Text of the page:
Coming back to the topic, the vulnerability arises from the fact that you can create environment variables with specially-crafted values before calling the bash shell. These variables can contain code, which gets executed as soon as the shell is invoked. The name of these crafted variables does not matter, only their contents. As a result, this vulnerability is exposed in many contexts, for example:

  • ForceCommand is used in sshd configs to provide limited command execution capabilities for remote users. This flaw can be used to bypass that and provide arbitrary command execution. Some Git and Subversion deployments use such restricted shells. Regular use of OpenSSH is not affected because users already have shell access.
  • Apache server using mod_cgi or mod_cgid are affected if CGI scripts are either written in bash, or spawn subshells. Such subshells are implicitly used by system/popen in C, by os.system/os.popen in Python, system/exec in PHP (when run in CGI mode), and open/system in Perl if a shell is used (which depends on the command string).
  • PHP scripts executed with mod_php are not affected even if they spawn subshells.
  • DHCP clients invoke shell scripts to configure the system, with values taken from a potentially malicious server. This would allow arbitrary commands to be run, typically as root, on the DHCP client machine.
  • Various daemons and SUID/privileged programs may execute shell scripts with environment variable values set / influenced by the user, which would allow for arbitrary commands to be run.
  • Any other application which is hooked onto a shell or runs a shell script as using bash as the interpreter. Shell scripts which do not export variables are not vulnerable to this issue, even if they process untrusted content and store it in (unexported) shell variables and open subshells.

Like “real” programming languages, Bash has functions, though in a somewhat limited implementation, and it is possible to put these bash functions into environment variables. This flaw is triggered when extra code is added to the end of these function definitions (inside the enivronment variable). Something like:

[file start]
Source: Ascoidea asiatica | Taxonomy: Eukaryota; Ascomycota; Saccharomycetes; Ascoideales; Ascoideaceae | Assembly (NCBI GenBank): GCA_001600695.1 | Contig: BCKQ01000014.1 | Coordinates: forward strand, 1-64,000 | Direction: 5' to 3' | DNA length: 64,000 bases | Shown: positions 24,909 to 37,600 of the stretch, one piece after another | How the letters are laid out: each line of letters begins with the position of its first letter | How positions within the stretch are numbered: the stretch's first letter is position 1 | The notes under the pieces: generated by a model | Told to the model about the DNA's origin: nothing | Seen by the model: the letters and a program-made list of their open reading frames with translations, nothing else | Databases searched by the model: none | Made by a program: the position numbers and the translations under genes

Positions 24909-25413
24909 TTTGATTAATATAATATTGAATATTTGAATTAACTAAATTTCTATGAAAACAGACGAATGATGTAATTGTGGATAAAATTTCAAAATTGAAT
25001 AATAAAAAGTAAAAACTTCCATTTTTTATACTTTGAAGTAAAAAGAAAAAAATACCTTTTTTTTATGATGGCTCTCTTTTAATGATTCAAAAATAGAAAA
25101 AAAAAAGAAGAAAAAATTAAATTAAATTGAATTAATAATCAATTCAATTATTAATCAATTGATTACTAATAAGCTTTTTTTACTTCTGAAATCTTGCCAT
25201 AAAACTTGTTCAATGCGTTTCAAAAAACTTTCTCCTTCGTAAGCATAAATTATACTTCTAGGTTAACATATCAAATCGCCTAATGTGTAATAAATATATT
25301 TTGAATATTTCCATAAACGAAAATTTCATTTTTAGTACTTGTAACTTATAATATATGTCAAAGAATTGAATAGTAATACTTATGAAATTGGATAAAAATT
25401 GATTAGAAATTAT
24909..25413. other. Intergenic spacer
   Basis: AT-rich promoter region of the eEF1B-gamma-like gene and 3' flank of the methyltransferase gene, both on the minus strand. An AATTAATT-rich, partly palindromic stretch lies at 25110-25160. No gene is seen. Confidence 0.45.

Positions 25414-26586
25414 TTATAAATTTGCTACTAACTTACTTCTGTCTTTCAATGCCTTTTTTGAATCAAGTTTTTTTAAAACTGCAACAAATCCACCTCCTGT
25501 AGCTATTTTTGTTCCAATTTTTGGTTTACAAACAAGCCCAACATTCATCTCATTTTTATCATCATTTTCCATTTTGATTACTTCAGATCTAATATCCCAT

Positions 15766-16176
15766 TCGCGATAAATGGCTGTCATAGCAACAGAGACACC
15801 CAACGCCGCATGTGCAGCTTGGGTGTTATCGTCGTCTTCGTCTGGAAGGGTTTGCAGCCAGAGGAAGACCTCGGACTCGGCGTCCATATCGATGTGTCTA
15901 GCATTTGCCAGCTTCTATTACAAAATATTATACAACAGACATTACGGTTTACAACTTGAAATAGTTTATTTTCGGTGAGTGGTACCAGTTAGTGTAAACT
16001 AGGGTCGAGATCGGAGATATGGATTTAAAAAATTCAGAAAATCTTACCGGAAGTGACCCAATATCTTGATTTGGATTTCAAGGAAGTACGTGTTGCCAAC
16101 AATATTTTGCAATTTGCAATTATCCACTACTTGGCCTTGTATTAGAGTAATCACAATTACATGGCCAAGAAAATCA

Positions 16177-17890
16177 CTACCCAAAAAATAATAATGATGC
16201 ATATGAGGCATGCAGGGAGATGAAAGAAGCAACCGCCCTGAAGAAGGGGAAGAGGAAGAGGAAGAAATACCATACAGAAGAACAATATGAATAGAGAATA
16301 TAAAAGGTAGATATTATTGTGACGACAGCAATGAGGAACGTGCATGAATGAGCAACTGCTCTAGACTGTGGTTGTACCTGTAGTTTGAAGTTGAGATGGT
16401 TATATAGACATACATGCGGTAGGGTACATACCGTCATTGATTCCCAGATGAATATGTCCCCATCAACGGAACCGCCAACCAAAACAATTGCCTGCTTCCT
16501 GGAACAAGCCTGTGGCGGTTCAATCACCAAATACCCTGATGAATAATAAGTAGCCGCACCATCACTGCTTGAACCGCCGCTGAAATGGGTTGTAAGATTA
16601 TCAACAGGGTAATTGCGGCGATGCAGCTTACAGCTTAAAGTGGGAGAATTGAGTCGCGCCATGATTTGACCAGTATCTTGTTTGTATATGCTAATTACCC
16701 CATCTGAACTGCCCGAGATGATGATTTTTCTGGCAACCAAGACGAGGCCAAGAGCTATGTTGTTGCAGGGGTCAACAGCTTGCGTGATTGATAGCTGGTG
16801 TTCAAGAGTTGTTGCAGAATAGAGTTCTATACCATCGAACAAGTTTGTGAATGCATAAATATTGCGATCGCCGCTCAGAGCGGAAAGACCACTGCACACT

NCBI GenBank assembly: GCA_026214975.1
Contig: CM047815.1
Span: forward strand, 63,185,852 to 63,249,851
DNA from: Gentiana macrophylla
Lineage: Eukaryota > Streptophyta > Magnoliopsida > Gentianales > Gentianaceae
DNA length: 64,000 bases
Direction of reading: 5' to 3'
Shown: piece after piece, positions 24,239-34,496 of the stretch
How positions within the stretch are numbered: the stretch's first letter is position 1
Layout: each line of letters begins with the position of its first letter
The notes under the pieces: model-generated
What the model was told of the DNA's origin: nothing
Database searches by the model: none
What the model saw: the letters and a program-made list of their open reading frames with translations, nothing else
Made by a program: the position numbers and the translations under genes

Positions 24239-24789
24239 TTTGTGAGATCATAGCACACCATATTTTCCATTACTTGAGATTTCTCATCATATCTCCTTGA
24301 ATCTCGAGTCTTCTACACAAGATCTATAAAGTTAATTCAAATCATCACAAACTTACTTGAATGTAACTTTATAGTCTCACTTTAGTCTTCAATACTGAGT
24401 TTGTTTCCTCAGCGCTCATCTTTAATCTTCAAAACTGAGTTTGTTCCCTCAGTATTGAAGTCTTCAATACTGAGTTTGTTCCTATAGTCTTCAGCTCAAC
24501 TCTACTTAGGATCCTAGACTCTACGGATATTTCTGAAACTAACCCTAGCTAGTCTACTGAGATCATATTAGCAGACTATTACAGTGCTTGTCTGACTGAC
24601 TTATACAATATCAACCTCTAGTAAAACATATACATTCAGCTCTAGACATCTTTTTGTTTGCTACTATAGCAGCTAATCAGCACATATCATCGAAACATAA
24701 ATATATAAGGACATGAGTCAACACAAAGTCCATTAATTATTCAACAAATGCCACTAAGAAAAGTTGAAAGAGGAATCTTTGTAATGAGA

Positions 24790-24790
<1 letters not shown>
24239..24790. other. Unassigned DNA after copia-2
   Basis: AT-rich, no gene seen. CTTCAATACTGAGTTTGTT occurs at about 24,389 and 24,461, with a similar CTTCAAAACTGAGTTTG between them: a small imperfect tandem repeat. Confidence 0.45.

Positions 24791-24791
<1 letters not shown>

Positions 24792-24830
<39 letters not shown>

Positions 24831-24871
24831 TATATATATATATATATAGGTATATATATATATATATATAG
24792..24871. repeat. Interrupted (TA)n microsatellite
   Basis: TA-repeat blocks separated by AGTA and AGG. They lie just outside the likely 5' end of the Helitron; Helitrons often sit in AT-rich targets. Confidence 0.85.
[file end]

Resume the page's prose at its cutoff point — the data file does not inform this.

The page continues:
$ env x='() { :;}; echo vulnerable’ bash -c “echo this is a test”
 this is a test

The patch used to fix this flaw, ensures that no code is allowed after the end of a bash function. So if you run the above example with the patched version of bash, you should get an output similar to:

 $ env x='() { :;}; echo vulnerable’ bash -c “echo this is a test”
 bash: warning: x: ignoring function definition attempt
 bash: error importing function definition for `x’
 this is a test

Looks like the original patch is incomplete:
Red Hat has become aware that the patch for CVE-2014-6271 is incomplete. An attacker can provide specially-crafted environment variables containing arbitrary commands that will be executed on vulnerable systems under certain conditions. The new issue has been assigned CVE-2014-7169. Red Hat is working on patches in conjunction with the upstream developers as a critical priority.”

Red Hat’s review of how this affects common configurations:

Package Description
httpd CGI scripts are likely affected by this issue: when a CGI script is run by the web server, it uses environment variables to pass data to the script. These environment variables can be controlled by the attacker. If the CGI script calls Bash, the script could execute arbitrary code as the httpd user. mod_php, mod_perl, and mod_python do not use environment variables and we believe they are not affected.
Secure Shell (SSH) It is not uncommon to restrict remote commands that a user can run via SSH, such as rsync or git. In these instances, this issue can be used to execute any command, not just the restricted command.
dhclient The Dynamic Host Configuration Protocol Client (dhclient) is used to automatically obtain network configuration information via DHCP. This client uses various environment variables and runs Bash to configure the network interface. Connecting to a malicious DHCP server could allow an attacker to run arbitrary code on the client machine.
CUPS It is believed that CUPS is affected by this issue. Various user supplied values are stored in environment variables when cups filters are executed.
sudo Commands run via sudo are not affected by this issue. Sudo specifically looks for environment variables that are also functions. It could still be possible for the running command to set an environment variable that could cause a Bash child process to execute arbitrary code.
Firefox We do not believe Firefox can be forced to set an environment variable in a manner that would allow Bash to run arbitrary commands. It is still advisable to upgrade Bash as it is common to install various plug-ins and extensions that could allow this behavior.
Postfix The Postfix server will replace various characters with a ?. While the Postfix server does call Bash in a variety of ways, we do not believe an arbitrary environment variable can be set by the server. It is however possible that a filter could set environment variables.